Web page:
Behavioral Ecology and Sociobiology

, Volume 7, Issue 4, pp 293-300

The effect of colony size and starvation on food flow in the fire ant, Solenopsis invicta (Hymenoptera: Formicidae)

  • Dennis F. HowardAffiliated withDepartment of Biological Science, Florida State University
  • , Walter R. TschinkelAffiliated withDepartment of Biological Science, Florida State University

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Food-sharing experiments were performed with laboratory colonies of Solenopsis invicta containing 1000, 10,000, or 20,000 workers and starved for 0, 3, 7, or 14 days. The effect of these variables was measured on the uptake of radioactive sugar water (1 M) by 1% of the colony's workers and on the trophallactic flow of food from these foragers to the remainder of the colony.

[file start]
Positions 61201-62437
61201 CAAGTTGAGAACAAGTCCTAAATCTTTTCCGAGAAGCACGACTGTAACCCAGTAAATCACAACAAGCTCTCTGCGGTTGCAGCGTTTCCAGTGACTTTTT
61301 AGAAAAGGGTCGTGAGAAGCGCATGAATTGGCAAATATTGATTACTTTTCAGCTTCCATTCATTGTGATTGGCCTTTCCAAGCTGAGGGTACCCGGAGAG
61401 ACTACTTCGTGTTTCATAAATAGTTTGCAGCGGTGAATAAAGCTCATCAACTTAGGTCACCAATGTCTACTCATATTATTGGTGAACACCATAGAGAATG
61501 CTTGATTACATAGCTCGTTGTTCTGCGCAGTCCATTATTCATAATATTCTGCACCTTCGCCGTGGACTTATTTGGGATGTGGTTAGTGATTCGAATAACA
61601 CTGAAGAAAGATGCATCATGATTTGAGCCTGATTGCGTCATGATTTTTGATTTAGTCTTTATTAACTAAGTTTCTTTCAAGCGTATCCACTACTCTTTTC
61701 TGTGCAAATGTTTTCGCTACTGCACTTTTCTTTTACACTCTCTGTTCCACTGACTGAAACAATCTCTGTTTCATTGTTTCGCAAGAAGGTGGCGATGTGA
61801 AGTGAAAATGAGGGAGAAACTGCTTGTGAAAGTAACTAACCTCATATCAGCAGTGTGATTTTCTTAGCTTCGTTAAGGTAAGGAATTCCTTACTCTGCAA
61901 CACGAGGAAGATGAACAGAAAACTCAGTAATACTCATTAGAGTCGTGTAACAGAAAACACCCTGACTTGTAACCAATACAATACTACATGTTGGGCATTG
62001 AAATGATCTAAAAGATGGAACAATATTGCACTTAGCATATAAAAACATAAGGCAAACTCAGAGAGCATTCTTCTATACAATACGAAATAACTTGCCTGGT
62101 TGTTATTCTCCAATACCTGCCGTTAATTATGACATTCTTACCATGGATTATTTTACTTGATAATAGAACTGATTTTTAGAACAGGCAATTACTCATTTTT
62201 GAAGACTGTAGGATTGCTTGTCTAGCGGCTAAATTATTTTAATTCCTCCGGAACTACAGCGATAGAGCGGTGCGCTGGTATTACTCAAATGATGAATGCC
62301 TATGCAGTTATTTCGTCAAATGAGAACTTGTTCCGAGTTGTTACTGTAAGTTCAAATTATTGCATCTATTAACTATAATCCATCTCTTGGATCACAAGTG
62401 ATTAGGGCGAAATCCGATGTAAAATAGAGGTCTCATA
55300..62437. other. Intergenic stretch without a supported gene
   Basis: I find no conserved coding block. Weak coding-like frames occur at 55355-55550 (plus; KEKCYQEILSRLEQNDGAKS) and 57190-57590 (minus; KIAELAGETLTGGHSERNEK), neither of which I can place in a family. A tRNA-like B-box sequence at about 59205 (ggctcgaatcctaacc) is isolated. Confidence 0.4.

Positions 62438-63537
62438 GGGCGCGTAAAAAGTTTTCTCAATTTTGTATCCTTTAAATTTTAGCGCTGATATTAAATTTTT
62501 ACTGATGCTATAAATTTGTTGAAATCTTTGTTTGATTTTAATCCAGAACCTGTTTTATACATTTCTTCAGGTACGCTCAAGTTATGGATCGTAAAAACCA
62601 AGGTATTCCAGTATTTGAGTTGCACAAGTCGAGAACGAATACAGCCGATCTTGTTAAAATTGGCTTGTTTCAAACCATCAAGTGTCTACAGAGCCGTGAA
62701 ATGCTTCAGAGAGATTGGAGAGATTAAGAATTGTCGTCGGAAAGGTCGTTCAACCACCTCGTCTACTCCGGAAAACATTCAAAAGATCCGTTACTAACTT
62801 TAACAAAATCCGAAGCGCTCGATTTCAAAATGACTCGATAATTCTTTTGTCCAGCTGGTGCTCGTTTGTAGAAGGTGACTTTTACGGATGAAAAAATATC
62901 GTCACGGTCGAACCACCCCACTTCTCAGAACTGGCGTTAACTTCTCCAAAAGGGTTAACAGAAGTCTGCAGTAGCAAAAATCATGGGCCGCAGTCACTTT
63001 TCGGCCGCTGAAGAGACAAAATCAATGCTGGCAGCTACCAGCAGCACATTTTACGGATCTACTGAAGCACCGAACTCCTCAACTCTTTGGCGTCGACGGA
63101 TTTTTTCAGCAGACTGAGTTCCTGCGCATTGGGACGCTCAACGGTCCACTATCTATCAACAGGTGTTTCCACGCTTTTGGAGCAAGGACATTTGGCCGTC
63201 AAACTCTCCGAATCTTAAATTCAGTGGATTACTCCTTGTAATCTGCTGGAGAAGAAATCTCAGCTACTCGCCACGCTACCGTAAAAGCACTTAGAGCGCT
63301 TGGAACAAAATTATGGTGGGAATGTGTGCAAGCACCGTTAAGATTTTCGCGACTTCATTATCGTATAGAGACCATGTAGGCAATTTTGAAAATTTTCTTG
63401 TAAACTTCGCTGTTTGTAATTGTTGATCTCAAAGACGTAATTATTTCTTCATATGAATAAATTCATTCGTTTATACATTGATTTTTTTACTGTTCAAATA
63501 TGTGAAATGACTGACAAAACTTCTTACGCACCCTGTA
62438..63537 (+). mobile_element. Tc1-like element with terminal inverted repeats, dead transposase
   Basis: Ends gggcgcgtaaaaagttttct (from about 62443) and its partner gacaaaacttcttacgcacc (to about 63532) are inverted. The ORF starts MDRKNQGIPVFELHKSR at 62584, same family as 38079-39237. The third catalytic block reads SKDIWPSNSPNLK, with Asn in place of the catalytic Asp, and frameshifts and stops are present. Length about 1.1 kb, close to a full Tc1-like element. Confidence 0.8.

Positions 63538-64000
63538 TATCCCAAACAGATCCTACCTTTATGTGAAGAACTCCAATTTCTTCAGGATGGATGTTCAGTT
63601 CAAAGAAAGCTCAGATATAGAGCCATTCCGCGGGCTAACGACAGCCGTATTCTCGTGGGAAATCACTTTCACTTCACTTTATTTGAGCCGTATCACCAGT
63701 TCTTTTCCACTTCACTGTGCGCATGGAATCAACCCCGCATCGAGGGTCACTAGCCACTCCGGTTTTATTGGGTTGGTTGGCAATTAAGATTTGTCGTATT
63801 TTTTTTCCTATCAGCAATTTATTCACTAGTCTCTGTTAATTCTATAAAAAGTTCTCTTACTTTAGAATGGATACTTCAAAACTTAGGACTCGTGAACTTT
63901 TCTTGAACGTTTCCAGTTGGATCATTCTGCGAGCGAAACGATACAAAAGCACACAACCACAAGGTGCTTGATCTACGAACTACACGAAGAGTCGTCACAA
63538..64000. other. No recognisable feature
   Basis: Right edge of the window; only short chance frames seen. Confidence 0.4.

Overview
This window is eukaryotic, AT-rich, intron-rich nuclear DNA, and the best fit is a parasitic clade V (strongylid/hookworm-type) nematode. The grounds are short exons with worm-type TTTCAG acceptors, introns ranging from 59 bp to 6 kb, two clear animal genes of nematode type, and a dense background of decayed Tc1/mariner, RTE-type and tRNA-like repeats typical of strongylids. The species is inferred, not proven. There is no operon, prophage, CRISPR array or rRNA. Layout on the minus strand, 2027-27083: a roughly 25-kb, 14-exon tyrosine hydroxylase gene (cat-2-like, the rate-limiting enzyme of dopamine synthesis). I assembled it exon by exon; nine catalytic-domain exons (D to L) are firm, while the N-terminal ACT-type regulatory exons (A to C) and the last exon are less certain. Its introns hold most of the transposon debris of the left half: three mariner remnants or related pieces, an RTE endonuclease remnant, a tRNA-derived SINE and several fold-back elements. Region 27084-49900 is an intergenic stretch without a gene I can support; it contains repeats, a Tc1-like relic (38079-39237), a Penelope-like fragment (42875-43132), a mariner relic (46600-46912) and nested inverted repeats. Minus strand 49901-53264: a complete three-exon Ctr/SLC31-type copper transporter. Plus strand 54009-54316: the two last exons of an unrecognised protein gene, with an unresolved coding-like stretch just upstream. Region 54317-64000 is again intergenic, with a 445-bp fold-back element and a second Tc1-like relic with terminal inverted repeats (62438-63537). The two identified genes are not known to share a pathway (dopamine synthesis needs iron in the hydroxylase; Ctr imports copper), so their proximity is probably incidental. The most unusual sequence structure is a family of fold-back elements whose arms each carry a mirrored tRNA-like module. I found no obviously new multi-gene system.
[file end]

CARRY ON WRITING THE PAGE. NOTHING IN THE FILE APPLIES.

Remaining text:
Patterns of food distribution in small colonies differed significantly from those in larger nests. In 1000-ant nests, small workers more frequently received food than large workers, but in bigger colonies the opposite occurred.

Fire ants were adept at distributing sugar water, with food from a few workers rapidly reaching the majority of the colony as foragers donate their crop contents to groups of recipients and these recipients may themselves act as donors.

Foragers respond to colony starvation by individually taking up more food and sharing this fluid with a greater proportion of nestmates. Even foragers from satiated colonies can retrieve at least small amounts of liquid.

The forager's state of hunger plays an important role in regulating food distribution. In sugar-satiated nests, previously starved foragers are highly successful at passing on labelled sugar whereas prviously fed foragers are not.